For in the mystery of the candlelight
We feel these symbols shine as pure gold -- 
With every heart a child's at Christmas-time
Responding to this season, young and old.

Would that this childish spirit could survive
To light the burdens of the year to be,
As simple people wish  each other joy
Around the candles of their Christmas tree.

First published in The Australian Women's Weekly, 25 December 1963

Author reference sites: Austlit

See also.

Christmas in Exile by Mary Corringham

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Christmas, the queen of summer, nears the strand.   
The countryside is gold from end to end   
With bush and bells, that a sweet message send  
To every corner of this southern land.   

The skies are lit as with a glowing brand;   
River and sea in tints of azure blend;     
Until it seems the gods themselves unbend,   
And grant their blessings with a lavish hand.  
But I have seen the clustered berries grow 
Scarlet against the holly's glossy sheen;   
Have scattered crumbs upon a drift of snow, 
And fed stray robins on the gorse-clad green. 
Though Home is grey with cloud and winter sleet,       
I would her country ways lay at my feet.    

First published in The Sydney Morning Herald, 24 December 1927

Author reference site: Austlit

See also.

Yule Fever by C. J. Dennis

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I must go down to the shops again, to the crowded shops go I
And all I have is a long list of the gifts that I must buy,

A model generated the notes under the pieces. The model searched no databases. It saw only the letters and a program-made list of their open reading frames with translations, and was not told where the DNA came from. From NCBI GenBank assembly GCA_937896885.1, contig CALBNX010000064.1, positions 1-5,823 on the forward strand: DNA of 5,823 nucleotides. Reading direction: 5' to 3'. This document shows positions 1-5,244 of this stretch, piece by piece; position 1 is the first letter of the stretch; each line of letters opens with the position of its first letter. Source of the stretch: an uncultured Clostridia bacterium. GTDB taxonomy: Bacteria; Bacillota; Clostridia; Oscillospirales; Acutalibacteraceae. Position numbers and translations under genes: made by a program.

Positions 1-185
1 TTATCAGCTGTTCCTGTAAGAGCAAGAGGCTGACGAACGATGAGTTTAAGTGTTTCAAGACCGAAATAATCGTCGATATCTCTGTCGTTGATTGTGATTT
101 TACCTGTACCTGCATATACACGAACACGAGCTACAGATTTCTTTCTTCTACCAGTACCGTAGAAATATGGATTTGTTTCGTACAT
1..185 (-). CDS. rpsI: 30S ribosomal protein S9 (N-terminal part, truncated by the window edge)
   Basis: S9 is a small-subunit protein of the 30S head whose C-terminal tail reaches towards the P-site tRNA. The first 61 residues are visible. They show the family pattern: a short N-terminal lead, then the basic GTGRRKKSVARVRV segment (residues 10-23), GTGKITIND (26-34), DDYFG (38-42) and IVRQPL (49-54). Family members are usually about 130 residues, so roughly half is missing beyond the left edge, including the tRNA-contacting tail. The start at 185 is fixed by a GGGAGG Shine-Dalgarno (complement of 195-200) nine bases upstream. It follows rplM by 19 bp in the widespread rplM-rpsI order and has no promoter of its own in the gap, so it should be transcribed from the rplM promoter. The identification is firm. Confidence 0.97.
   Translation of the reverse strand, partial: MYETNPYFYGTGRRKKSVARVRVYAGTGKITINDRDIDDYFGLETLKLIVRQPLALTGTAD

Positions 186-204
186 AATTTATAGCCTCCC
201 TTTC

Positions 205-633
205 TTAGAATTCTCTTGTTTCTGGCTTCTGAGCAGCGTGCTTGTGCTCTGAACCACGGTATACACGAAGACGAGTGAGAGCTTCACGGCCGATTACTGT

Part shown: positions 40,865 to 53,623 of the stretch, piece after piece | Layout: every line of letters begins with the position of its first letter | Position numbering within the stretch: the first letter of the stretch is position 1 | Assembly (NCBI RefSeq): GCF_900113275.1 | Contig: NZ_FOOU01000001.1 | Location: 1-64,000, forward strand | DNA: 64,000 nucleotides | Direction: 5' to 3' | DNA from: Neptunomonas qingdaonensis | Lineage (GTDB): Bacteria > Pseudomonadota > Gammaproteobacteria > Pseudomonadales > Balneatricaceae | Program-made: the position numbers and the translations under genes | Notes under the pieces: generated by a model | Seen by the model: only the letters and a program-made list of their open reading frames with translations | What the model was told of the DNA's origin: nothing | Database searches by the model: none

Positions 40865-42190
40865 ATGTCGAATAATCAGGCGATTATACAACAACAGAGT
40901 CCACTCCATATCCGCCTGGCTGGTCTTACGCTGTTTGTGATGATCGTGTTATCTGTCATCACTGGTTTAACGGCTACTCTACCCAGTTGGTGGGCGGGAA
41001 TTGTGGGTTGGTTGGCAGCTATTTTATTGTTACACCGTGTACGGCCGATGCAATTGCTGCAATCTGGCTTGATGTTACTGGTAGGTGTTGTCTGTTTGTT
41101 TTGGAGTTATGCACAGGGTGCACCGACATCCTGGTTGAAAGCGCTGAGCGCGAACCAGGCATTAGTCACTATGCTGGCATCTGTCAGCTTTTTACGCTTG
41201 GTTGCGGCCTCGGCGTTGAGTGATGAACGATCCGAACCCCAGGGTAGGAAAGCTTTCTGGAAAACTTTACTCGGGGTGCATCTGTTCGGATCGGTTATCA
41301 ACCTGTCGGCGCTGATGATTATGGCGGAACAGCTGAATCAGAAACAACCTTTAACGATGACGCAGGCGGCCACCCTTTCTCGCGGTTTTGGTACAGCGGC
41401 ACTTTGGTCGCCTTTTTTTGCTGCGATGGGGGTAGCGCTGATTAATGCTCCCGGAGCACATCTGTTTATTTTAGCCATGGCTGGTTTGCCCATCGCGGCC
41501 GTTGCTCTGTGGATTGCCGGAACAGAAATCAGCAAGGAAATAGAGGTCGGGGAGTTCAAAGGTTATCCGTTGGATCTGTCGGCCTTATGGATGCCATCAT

And a few bob in the old kick and a mere spot of credit;
For he'll trust me, so the boss said, but I hate the way he said it.

I must go down to the shops again, for the call of Christmastide
Is a stern call and a hard call that may not be denied.
And all I ask is a fair choice at reasonable prices
And a hard heart for bland blokes with blandishing devices.

I must go down to the shops again.  There's gifts for Mum and Dad
And Jim's gift and Joe's gift and toy for Peter's lad.
Then all I want are gloves for Clare?  And June?  I'll send her roses,
And -- who's next?  The list says -- I've lost it!  Holy Moses!

But I must go down to the shops again, to the shops and the milling crowd
On a hot day and a fierce day when the skies know ne'er a cloud;
And all I ask is a fair spin 'mid the masses overheating
And the loud bawl of the bored babe, and the toy drums beating.

I must go down to the shops again, for I would be counted still
With the kind coves of the free hand in this season of goodwill;
And all I ask is a stout heart to carry on undaunted
While we scour town for the salt-pot that we know Aunt Annie wanted.

I must go down to the shops again, for they'll ply me, sure as fate
With the pink tie and the puce sock, and I must reciprocate.
But all I ask is a long seat when the weary trek is finished
And enough left for the Yule feast ere the bank-roll be diminished.

First published in The Herald, 4 December 1935;
and later in
Random Verse by C.J. Dennis, 1952.

Author reference sites: C.J. Dennis, Austlit, Australian Dictionary of Biography, Australian Poetry Library

See also.